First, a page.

ResMed CEO urges chipmakers to prioritize medical devices amid shortages

Mick Farrell, CEO of ResMed, is urging semiconductor manufacturers to prioritize sending supplies to medical devicemakers amid global shortages, The San Diego Union-Tribune reported Oct. 28. 

Semiconductors have been in shortage globally due to pandemic strains on the global supply chain, and shortages are expected to continue for the foreseeable future, the Union-Tribune reported. 

"I am definitely working with some of the biggest names out there and really asking, begging, pleading that we should prioritize medical devices over another cellphone, another electric car, another cloud-connected refrigerator," Mr. Farrell told the Union-Tribune

Despite the challenge of getting semiconductors for its medical devices, San Diego-based medical devicemaker ResMed posted strong third quarter results Oct. 28, according to the Union-Tribune. It reported $904 million in revenue, up 20 percent over last year. Net income grew 14 percent to $204 million.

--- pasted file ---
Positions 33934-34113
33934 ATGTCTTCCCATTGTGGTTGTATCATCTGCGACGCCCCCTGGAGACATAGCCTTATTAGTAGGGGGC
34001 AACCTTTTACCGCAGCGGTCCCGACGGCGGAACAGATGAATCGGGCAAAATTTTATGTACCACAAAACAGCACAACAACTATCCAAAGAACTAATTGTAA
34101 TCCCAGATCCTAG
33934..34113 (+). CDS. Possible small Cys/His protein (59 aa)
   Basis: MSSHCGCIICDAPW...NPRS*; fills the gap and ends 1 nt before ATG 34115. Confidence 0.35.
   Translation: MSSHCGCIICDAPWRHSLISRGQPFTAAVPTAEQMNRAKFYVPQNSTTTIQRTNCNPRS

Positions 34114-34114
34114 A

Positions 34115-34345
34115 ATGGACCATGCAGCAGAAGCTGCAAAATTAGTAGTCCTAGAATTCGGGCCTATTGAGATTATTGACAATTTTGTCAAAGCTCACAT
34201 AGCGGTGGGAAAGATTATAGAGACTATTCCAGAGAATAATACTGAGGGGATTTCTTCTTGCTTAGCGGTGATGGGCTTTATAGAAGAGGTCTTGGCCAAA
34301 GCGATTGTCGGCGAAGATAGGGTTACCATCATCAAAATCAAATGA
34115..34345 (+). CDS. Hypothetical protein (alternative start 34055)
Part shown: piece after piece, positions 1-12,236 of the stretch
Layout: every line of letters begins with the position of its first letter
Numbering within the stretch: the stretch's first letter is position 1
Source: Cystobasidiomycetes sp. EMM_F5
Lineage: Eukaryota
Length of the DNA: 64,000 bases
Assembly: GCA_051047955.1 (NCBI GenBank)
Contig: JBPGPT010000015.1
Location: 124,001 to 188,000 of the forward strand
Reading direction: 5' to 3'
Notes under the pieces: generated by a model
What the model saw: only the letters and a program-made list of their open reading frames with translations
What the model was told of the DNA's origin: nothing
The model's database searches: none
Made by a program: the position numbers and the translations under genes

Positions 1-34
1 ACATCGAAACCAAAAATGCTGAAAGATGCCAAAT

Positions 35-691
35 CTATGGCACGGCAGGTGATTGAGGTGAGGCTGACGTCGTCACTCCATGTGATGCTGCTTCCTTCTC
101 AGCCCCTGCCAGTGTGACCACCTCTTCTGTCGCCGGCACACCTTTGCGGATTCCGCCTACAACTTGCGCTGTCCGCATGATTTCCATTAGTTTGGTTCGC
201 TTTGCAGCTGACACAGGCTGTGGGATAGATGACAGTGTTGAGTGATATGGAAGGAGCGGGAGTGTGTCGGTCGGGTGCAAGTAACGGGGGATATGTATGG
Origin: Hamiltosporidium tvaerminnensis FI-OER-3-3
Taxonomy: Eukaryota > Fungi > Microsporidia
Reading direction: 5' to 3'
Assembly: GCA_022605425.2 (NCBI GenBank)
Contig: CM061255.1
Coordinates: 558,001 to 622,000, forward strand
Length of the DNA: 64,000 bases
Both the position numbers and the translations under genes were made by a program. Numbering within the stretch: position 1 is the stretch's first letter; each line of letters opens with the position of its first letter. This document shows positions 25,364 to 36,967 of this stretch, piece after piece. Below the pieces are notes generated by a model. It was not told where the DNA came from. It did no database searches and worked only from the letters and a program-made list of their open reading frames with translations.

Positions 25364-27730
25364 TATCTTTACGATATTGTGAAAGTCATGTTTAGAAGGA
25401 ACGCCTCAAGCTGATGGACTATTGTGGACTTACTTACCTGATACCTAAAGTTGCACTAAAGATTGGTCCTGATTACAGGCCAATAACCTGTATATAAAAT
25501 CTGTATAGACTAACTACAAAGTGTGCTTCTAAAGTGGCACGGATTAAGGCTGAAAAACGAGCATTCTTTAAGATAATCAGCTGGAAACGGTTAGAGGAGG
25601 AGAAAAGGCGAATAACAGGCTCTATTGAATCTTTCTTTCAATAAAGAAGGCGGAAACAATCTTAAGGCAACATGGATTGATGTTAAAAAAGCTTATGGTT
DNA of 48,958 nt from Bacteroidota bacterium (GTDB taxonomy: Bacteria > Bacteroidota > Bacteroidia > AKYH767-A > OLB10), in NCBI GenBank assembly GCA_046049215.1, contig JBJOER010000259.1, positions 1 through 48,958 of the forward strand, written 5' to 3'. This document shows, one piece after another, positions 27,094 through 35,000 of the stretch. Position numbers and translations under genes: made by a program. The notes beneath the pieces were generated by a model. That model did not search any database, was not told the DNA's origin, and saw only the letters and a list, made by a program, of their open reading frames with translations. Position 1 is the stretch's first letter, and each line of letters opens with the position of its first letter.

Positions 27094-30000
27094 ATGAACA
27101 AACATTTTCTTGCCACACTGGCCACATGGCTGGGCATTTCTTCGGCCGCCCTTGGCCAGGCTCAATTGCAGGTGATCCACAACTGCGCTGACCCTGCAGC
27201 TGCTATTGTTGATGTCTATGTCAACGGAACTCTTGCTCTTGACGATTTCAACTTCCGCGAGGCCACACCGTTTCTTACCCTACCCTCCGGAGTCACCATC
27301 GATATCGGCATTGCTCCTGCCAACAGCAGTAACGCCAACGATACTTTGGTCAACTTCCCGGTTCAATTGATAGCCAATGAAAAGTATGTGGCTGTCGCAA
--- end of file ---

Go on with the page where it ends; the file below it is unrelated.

Mr. Farrell told the publication that demand for sleep apnea devices has helped its sales following Philips' recall of about 3.5 million sleep apnea devices in June. The company recalled the devices after finding a defect that could cause cancer, and the recall led to shortages of ventilation devices. 

But higher costs of flying freight caused a decline in ResMed's gross profit margins, the Union-Tribune reported. 

"About 150 ships are backed up off Long Beach. Our products go on those ships. We've had to charter planes to fly from Singapore to Atlanta, Singapore to Los Angeles, to our distribution centers," Mr. Farrell told the Union-Tribune. "It's like a game of whack-a-mole. There are bottlenecks. You solve one, and then another one appears."

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